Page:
Monday, August 21, 2006
Wow - that was ALOT of work
I should preface this entry by saying I finished about 60min ago and have since rewarded my self with these. I guess you may say I'm a little tipsy while typing but hopefully this won't turn out too bad.
I made this frame out of a 6" square canvas frame that cost me all of a couple of bucks. I removed the staples that were holding on the canvas and put four nails through the corners.
Following the instructions (as best I could with my equipment) from www.wormspit.com I soaked the cocoons in hot water with washing soda for 45 min to 1 hour (replacing the hot water every 15 min or so) and it was still a struggle to open them up. I think if I were to do this again (not looking good right now) I would pick up a cheap crock pot or hot plate to keep things a little warmer.
I eventually was able to wiggle open one end of each of the cocoons and take out the little guys (linked picture - do not click if you do not want to see dead pupa). It wasn't too bad. I kinda like knowing where my product comes from and acknowledging exactly what I am doing when I work with silk. I'm wierd that way - I also find some satisfaction in making a thanksgiving turkey and really dealing with a carcas and knowing that I'm taking life to support my own. I should explain that better - I don't necessarily like taking life for my own benefit but if I choose to do so I don't want to hide from what I am doing.
I found that with the majority of the cocoons I had to remove the cradle (more solid part of the cocoon that the worm spins to protect itself. From my understanding most hankies include this part but I just couldn't get it to spread out you can see a couple in the linked pic). Once the cradle was removed it wasn't too too hard to spread them out on my homemade frame. I did have to work the silk alot to get it to spread out - I was teasing out the solid bits so that they would be as evenly spread as possible.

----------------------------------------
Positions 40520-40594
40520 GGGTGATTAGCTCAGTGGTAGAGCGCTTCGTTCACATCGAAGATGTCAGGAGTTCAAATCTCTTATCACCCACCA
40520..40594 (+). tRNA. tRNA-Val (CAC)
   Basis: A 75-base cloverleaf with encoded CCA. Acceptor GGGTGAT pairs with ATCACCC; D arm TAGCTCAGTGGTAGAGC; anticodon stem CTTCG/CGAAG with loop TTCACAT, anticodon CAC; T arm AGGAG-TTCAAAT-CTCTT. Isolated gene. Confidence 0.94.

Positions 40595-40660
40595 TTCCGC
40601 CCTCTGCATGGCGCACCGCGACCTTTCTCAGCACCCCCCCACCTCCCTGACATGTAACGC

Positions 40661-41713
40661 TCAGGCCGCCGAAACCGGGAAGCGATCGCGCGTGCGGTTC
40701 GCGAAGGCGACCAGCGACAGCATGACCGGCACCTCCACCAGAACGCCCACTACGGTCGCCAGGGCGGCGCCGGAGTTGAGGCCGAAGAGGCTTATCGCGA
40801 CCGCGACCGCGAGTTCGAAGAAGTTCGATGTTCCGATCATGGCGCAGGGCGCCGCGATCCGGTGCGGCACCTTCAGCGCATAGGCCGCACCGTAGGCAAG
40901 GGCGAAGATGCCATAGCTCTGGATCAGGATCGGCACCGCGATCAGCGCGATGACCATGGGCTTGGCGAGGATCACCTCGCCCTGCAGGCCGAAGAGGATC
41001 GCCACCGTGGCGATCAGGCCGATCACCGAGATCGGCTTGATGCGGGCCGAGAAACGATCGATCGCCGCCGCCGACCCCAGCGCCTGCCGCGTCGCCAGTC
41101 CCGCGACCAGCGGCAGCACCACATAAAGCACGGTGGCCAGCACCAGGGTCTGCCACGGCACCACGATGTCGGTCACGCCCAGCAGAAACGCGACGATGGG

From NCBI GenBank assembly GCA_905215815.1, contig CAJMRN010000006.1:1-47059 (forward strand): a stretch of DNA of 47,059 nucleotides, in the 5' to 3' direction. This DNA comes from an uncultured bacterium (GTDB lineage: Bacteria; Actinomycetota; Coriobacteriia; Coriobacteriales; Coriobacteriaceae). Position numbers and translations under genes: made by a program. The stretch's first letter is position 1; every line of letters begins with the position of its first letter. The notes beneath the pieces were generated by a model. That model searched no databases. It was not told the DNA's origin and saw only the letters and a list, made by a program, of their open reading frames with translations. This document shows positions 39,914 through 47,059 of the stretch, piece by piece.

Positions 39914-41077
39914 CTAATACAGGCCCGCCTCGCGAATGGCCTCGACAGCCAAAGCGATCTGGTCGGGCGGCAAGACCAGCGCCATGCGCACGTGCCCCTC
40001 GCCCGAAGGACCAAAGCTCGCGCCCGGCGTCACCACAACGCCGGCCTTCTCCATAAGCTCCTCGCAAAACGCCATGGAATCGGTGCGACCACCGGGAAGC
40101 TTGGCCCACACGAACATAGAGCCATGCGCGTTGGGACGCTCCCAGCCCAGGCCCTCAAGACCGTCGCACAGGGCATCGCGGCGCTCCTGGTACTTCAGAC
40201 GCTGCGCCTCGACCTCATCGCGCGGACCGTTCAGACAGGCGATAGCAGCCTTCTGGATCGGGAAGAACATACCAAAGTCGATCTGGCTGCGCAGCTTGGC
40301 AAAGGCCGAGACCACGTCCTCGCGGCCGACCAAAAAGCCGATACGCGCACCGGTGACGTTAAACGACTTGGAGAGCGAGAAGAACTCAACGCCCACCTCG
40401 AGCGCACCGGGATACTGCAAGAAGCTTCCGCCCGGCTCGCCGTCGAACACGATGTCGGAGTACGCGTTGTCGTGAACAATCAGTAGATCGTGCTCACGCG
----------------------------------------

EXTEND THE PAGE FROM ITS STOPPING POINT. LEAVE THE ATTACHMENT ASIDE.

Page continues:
Here are the final hankies that have been rinsed in lemon juice (no vinegar in the house) and then in a very light soloution of fabric softener to give them a better handle once they are dry.
I bought these pre-dyed but if I repeated this exorcise I would just get natural ones. The dye really only stuck to the outter layer of the cocoon and I think I'm going to see alot of white when I get around to spinning these.
I'm glad that I did it but until and unless I get some better equipment I don't think I will try this again. It was very difficult. I think I will have rough spots on my fingers from working against the silk to spread it out. I couldn't knit tonight after working with the silk.
Hopefully this isn't full of typos - please forgive. I rarely drink unless I think I deserve a reward for a job well done.
I liked seeing someone 'real' like me trying this out!
But, it does look like a lot of work.